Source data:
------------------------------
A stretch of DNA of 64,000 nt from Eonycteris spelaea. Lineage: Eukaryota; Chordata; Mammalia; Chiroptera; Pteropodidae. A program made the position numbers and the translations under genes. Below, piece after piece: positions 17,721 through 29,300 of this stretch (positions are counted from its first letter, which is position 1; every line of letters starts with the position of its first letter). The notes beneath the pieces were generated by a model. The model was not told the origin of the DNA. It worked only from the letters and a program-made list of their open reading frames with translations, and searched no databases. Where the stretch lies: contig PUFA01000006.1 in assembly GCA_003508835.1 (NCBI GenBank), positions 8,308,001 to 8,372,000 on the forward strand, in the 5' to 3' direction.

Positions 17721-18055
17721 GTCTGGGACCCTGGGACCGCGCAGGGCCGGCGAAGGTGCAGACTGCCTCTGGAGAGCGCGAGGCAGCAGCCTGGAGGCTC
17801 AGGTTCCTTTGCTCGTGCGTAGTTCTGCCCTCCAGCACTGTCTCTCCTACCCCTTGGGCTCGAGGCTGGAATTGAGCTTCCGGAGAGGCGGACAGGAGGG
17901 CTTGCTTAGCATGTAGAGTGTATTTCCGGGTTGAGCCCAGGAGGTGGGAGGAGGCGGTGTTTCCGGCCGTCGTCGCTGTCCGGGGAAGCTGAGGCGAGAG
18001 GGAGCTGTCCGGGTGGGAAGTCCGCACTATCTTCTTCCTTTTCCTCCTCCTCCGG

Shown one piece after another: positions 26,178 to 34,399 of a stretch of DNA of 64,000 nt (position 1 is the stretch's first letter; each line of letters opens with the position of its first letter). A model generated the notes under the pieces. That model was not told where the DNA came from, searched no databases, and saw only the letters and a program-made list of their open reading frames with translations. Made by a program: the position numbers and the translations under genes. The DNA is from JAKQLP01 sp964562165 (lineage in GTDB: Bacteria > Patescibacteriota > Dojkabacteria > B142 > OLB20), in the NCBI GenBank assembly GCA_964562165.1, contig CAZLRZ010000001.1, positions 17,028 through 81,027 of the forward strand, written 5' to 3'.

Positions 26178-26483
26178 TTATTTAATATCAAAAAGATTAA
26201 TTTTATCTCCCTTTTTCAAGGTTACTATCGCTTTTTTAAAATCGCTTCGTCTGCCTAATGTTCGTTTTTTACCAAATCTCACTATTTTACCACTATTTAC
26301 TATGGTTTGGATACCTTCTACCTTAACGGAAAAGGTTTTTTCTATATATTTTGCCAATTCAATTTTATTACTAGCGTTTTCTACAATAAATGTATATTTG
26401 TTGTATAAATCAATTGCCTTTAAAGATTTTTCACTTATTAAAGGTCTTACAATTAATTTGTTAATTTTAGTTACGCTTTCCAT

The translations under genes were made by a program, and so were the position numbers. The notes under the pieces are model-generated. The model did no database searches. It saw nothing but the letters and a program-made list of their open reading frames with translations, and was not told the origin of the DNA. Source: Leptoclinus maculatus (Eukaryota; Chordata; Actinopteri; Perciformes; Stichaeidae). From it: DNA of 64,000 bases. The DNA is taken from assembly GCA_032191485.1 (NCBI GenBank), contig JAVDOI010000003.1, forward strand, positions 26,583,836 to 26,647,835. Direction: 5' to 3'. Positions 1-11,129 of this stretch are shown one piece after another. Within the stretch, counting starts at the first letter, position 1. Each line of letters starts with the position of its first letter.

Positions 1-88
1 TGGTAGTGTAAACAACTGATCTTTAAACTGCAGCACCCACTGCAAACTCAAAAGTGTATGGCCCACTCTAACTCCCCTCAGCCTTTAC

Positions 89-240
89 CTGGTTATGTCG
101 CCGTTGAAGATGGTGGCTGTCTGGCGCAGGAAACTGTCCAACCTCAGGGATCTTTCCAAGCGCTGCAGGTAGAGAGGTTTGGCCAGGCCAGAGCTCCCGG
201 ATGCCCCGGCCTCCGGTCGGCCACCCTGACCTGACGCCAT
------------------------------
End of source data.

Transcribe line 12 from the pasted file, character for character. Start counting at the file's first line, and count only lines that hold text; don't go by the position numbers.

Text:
26401 TTGTATAAATCAATTGCCTTTAAAGATTTTTCACTTATTAAAGGTCTTACAATTAATTTGTTAATTTTAGTTACGCTTTCCAT